Hiroshima Bombing survivor to speak at Saint
Hideko Tamura Snider describes her experiences as an 11-year old child
April 9, 2009
Lacey, Washington—Saint Martin’s Office of
Intercultural Initiatives and Department of Political Science will host
Hideko Tamura Snider, a survivor of the Hiroshima atomic bomb explosion
and author of One Sunny Day: A Child’s Memories of Hiroshima. The event
will be held in the Norman Worthington Conference Center on Tuesday,
April 14 at 7:00 p.m. Admission is free.
Snider was 11 years old when the atomic bomb was
dropped, destroying the world as she knew it. She describes the
explosion as causing “the sun and the earth to melt together.” She will
share her remarkable story of overcoming the trauma from this
Snider eventually came to the United States and
earned her bachelor’s degree in sociology from Wooster University and
her master’s degrees in theology and social work from the University of
Chicago. She pursued a career as a social worker as well as a private
practice psychotherapist. She has lectured at several major universities
including Dartmouth, the Universities of Oregon and Oregon State, Loyal
University in Chicago and Wake Forest.
“Saint Martin’s is fortunate to have Snider on
campus so that today’s students don’t forget the experience of Hiroshima
and Nagasaki,” commented John Hopkins, the University’s director of
In addition to Snider’s lecture, Saint Martin’s will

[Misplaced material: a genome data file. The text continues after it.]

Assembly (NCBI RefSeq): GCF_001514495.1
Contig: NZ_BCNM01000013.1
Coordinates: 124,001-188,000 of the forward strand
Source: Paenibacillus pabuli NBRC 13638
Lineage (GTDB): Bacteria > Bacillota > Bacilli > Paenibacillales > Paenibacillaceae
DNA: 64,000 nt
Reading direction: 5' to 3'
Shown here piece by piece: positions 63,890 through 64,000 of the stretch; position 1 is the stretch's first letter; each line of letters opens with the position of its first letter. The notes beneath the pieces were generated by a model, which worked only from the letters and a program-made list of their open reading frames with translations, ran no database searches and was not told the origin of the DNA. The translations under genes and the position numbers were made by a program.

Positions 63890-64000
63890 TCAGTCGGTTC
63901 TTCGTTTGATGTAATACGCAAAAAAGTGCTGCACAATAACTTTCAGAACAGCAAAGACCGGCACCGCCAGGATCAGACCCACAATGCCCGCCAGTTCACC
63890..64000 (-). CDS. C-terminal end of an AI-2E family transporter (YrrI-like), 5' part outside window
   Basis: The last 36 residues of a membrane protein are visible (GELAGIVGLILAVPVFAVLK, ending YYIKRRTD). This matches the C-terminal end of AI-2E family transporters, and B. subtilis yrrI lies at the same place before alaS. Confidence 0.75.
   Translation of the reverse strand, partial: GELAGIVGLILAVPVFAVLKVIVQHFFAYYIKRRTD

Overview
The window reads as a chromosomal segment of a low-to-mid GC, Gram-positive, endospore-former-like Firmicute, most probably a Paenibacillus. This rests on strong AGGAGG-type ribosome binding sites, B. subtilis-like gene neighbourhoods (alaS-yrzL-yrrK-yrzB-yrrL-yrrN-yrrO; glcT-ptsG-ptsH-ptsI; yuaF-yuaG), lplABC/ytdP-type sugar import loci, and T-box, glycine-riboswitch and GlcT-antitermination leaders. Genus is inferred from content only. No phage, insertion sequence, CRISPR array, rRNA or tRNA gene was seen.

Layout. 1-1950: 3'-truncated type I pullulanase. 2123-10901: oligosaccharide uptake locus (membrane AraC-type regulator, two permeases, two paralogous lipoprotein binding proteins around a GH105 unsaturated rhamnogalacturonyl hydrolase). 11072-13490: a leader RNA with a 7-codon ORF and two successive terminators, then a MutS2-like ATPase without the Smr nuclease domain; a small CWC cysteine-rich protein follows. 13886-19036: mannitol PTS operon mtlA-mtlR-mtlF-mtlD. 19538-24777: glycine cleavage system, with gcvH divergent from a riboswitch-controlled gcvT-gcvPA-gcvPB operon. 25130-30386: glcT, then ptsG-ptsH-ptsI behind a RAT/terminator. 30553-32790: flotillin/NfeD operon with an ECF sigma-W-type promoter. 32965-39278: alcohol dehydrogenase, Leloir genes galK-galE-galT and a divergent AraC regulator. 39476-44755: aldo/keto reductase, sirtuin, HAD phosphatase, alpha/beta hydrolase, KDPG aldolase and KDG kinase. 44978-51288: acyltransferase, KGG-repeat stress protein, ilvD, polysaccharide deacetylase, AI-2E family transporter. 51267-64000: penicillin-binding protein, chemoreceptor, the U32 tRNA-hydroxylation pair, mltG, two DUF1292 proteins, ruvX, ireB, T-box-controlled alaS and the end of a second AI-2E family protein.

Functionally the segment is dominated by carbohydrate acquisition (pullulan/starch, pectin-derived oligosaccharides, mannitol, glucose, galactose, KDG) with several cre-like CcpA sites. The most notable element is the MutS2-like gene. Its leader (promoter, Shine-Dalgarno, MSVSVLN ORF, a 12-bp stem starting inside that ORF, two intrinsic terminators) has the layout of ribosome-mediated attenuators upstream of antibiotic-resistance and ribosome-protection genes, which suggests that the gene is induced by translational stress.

display posters from the Hiroshima Peace Museum in its O’Grady Library
on Wednesday, April 15. The exhibition is open to the community.
Saint Martin’s University is an independent
four-year, Catholic, coeducational university located on a 320-acre
wooded campus in Lacey, Washington. Established in 1895 by the Catholic
Order of Saint Benedict, the University is one of 18 Benedictine
colleges and universities in the United States and Canada, and the only
one west of the Rocky Mountains. Saint Martin’s University prepares
students for successful lives through its 21 majors and six graduate
programs spanning the liberal arts, business, education and engineering.
Saint Martin’s welcomes 1,250 student from many ethnic and religious
backgrounds to its main campus, and 650 more to its five extension
campuses located at Fort Lewis Army Post, McChord Air Force Base,
Olympic College, Centralia College and Tacoma Community College.
For additional information:
John P. Hopkins
Director of Intercultural Initiatives